with that, and that’s when the stimulator came into play –
A. – where they wanted to try to get that under control.
Q. Now currently the – spinal cord stimulator trial that you are going
through is that actually implanted or is that like a surface trial, if you
A. The wires are implanted.
Q. Um-hum but the devise itself is not?
A. The device itself is on the outside. All the wires are on the outside.
Q. Right, okay.
A. They put me under anesthesia yesterday and they wired the – the
wires through into my spinal cord.
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Q. Um-hum, now obviously it’s too early to see if whether it’s having
any lasting effect, but in the past few hours has that – have you
noticed any particular difference from it?
A. Not too much yet.
Id. at 60–61.
2. ALJ Decision
On April 2, 2019, the ALJ issued a decision finding Plaintiff was not disabled from April
2, 2017 through the date of the decision. R. at 19. In making this determination, the ALJ first
found that Plaintiff met the Social Security Administration’s (“SSA”) insured status requirements
and had not engaged in substantial gainful activity since April 1, 2017, the alleged onset date. Id.
at 13. Next, the ALJ found that Plaintiff had the following severe impairments: lumbar
degenerative disc disease, sciatica, sacroilitis, obesity, and status post left knee arthroscopic
surgery. Id. The ALJ then determined that Plaintiff did not have an impairment or combination of
impairments that meets or medically equals the severity of one of the listed impairments in 20
C.F.R. Part 404, Subpart P, Appendix 1 (20 C.F.R. §§ 404.1520(d), 404.1525, and 404.1526). Id.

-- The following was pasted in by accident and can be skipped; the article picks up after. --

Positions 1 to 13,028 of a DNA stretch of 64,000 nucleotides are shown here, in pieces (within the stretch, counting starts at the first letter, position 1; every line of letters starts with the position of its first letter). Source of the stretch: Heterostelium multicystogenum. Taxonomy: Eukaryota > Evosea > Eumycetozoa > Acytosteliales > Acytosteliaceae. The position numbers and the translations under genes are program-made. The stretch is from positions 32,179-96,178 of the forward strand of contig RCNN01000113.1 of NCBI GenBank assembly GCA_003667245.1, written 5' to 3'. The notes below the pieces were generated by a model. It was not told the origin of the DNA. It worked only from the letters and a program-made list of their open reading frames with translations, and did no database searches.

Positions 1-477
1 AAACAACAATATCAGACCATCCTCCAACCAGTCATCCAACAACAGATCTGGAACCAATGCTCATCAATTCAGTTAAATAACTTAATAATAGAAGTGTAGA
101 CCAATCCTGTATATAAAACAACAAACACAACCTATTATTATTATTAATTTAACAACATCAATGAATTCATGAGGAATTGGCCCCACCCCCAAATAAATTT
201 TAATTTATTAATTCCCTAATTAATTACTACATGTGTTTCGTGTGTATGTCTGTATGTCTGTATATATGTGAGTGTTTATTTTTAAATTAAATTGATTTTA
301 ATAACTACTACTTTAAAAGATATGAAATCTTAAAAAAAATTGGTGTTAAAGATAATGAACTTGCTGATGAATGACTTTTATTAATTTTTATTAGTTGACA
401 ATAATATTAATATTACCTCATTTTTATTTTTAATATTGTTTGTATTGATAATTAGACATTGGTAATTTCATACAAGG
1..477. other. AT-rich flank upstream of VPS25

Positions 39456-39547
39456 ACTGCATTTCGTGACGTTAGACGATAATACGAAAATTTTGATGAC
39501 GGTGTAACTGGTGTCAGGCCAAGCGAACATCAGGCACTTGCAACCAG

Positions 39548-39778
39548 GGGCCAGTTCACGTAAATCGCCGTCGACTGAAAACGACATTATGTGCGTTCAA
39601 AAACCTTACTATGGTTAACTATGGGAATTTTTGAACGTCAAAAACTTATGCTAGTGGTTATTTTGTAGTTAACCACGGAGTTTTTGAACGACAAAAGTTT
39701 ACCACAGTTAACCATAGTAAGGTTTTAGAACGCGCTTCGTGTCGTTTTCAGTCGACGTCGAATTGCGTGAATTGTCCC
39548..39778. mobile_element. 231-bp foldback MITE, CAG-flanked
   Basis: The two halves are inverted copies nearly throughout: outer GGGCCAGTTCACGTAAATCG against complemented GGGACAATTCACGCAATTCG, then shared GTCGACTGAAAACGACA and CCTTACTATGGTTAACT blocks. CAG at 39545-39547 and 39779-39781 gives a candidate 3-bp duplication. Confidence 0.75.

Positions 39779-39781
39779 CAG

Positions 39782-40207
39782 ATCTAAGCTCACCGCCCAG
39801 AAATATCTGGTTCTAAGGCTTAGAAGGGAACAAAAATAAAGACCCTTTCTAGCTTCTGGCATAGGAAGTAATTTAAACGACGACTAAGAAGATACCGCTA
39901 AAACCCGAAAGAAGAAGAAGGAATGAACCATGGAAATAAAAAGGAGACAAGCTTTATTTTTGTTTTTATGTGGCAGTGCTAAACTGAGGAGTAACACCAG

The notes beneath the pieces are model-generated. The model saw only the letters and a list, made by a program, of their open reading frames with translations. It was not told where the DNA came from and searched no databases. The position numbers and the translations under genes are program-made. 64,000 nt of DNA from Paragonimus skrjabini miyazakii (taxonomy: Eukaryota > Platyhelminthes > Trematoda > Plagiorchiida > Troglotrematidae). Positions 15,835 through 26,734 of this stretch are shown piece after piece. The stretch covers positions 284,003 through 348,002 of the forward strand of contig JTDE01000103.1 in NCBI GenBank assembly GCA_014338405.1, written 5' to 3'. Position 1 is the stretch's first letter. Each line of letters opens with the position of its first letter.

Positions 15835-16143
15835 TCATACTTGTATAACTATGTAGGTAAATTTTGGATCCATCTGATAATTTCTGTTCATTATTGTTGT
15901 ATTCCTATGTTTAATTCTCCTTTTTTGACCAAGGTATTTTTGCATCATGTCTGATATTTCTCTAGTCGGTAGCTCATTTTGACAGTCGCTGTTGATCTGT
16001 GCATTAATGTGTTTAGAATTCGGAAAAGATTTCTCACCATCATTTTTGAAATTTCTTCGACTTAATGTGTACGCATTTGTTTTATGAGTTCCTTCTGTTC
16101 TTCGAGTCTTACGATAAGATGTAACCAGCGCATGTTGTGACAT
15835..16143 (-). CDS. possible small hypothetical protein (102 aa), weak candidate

Next, the ALJ found that Plaintiff had the residual functional capacity (“RFC”) to:
perform sedentary work as defined in 20 CFR 404.1567(a) except that
she may occasionally balance, stoop, and climb ramps/stairs, but
never kneel, crouch, crawl, or climb ladders/ropes/scaffolds, any may
have occasional exposure to hazards including unprotected heights
and dangerous machinery.
To make this finding, the ALJ considered Plaintiff’s testimony and medical history, as
well as the medical opinion evidence. Id. at 15–16. In considering the medical opinions, the ALJ
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found (1) state agency consultant Dr. Miller’s opinion regarding the postural limitations to be
persuasive, but his finding that Plaintiff is able to engage in light work to be less persuasive; (2)
consultative examiner Dr. Bromley’s opinion that claimant had no mental limitations to be
persuasive; (3) Dr. Jenouri’s opinion to be generally persuasive; and (4) the opinion of Dr.
Montgomery to be persuasive. Id. at 16–17.
After reviewing the medical opinion evidence, the ALJ stated that:
Due to the claimant’s lumbar spine degenerative disc disease, status
post fusion surgery, obesity and status post left knee arthoscopic
surgery, the undersigned finds that the record supports limiting the
claimant to sedentary work, with the above mentioned postural and
environmental limitations due to trouble walking, standing or sitting
for prolonged periods. Additionally, the claimant’s limitations in
carrying heavy objects due to pain further supports sedentary
limitations. Finally, as to the claimant’s need for a cane, as her cane
use would only be limited to ambulation, I find that a sedentary
residual functional capacity, which limits standing and walking to two
hours of an eight-hour workday, would not require a limitation to use
of an assistive device such as a cane, and therefore decline to include
such a limitation.
Id. at 17–18.
Then, the ALJ determined that Plaintiff was unable to perform any past relevant work. Id.